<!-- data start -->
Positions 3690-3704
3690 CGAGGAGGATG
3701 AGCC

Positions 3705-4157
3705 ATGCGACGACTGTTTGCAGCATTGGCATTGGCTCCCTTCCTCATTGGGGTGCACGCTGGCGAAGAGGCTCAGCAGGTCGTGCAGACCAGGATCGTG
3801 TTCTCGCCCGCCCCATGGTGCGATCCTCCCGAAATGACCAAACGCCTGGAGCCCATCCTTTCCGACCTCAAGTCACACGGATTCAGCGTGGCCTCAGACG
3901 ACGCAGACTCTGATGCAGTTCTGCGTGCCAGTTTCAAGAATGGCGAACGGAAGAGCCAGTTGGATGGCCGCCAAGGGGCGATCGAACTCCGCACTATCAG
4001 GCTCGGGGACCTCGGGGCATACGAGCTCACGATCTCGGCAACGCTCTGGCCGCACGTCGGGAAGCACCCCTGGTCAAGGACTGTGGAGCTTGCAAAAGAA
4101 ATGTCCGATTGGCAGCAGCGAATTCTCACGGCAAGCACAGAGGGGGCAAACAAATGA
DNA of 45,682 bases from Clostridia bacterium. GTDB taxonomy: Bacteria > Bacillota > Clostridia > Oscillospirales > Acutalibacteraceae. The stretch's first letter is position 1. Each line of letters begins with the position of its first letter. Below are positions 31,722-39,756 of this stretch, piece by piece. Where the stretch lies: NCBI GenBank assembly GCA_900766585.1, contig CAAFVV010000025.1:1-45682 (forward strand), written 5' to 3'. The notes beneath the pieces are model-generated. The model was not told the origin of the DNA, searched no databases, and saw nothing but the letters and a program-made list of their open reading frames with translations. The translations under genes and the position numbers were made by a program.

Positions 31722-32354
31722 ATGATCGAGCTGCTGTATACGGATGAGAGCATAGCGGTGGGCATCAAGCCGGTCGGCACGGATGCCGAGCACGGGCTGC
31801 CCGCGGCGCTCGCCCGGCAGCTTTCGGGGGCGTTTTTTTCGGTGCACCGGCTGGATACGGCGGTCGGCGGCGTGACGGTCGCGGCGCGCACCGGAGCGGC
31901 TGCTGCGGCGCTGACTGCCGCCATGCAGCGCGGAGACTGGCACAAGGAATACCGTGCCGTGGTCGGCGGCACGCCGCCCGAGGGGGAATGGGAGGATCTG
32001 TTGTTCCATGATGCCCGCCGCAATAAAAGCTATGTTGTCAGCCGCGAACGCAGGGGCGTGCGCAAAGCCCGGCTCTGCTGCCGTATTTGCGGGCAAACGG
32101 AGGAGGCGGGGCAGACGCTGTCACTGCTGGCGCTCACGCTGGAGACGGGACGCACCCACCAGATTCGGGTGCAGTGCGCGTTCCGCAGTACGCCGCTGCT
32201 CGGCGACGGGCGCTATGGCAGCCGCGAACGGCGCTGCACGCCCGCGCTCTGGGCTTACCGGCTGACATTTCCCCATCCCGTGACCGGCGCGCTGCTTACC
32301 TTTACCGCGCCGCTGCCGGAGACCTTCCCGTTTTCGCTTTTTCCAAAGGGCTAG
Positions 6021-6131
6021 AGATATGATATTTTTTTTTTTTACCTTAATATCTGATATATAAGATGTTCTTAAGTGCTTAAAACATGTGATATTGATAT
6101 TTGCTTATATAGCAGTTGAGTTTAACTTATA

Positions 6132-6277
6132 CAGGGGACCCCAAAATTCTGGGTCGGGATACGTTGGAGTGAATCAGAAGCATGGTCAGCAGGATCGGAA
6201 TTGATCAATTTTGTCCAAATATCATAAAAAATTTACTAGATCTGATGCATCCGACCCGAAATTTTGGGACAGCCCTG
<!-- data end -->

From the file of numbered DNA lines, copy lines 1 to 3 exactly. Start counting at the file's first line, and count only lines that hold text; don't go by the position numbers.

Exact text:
Positions 3690-3704
3690 CGAGGAGGATG
3701 AGCC